Once the Express middleware has been added to the app.js file, it’s time to bring the dependencies into your layout.pug file. Since Express ships standard with pug as the default template engine, CDN files don’t work correctly, so that is why we linked the file through the bootstrap dependency via NPM.

This is also the preferred method with NPM according to official Bootstrap 4 documentation.

Simply add any of the CSS stylesheets & JS files you need from the bootstrap folder located in your node_modules folder of your project directory. We used the bootstrap.css file & the bootstrap.bundle.min.js files.

The bootstrap.bundle.min.js file includes all the Popper dependencies, so you can add this in the script tag at the bottom of your layouts.pug page.

We will go ahead and use the JQuery CDN for load JQuery and place it in a link tag it in the head section of the layouts.pug file so that it loads before the Popper dependencies in the bootstrap.bundle.min.js file.

Link Bootstrap 4 CSS File in Pug Using Link Tag

Insert your link tags just above the body tag in your layout.pug file & navigate to the bootstrap CSS directory & CSS file version of your choosing like we did with the bootstrap.css example below. Don’t forget to include the CDN for JQuery in the head.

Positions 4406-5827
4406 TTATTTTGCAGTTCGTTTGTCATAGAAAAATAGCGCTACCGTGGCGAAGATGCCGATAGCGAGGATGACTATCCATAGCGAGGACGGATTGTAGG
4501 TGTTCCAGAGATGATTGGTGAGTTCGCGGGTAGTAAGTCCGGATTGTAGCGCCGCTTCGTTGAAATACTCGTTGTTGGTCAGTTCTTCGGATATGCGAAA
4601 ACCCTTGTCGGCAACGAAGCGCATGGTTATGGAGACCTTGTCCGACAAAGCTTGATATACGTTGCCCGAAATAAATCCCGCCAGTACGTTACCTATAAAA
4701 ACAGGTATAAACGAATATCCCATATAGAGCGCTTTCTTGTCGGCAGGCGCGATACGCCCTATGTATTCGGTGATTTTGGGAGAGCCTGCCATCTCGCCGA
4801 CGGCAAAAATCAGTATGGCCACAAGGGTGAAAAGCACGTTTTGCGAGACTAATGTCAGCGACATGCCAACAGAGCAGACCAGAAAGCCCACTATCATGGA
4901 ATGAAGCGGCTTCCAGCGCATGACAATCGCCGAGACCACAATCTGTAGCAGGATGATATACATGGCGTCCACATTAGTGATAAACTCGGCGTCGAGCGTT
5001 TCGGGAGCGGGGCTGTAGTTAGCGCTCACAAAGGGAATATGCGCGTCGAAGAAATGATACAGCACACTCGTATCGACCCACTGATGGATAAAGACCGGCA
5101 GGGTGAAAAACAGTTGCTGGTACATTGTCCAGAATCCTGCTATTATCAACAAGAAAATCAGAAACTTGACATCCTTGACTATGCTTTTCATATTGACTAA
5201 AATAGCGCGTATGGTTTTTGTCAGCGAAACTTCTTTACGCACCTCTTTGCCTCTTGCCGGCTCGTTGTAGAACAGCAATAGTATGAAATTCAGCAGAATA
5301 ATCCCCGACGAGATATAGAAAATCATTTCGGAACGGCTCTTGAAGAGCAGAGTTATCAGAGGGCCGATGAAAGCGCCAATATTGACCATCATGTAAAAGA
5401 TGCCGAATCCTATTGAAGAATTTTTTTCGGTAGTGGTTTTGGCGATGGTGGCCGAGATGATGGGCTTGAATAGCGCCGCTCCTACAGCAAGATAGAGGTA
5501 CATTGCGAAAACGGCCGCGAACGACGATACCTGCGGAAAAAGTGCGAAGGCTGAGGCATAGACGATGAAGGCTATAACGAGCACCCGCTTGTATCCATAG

layouts.pug

head
     title Your App Title 
     link(rel='stylesheet' href='/bootstrap/bootstrap.css')
     link(rel='stylesheet' href='/css/style.css')
     script(src='https://code.jquery.com/jquery-3.3.1.min.js')
body
Link JavaScript File for Bootstrap 4 in Pug Using Script Tag

Now insert your script tag at the very bottom of the layouts.pug page. Be sure to use one of the JS bundle files if you’re planning on using features that require PopperJS . The dependencies for Popper will be automatically loaded via the bootstrap NPM package.

Here is an example of how to link a bootstrap.bundle.min.js file using the bootstrap NPM package.

layouts.pug

script(src='bootstrap/dist/js/bootstrap.bundle.min.js')

Save the layouts.pug file.

Start Using Bootstrap 4 in your Pug Templates

Now you should be able to reload your server, refresh the page, and be able to start using Bootstrap 4 features in your ExpressJS app with Pug.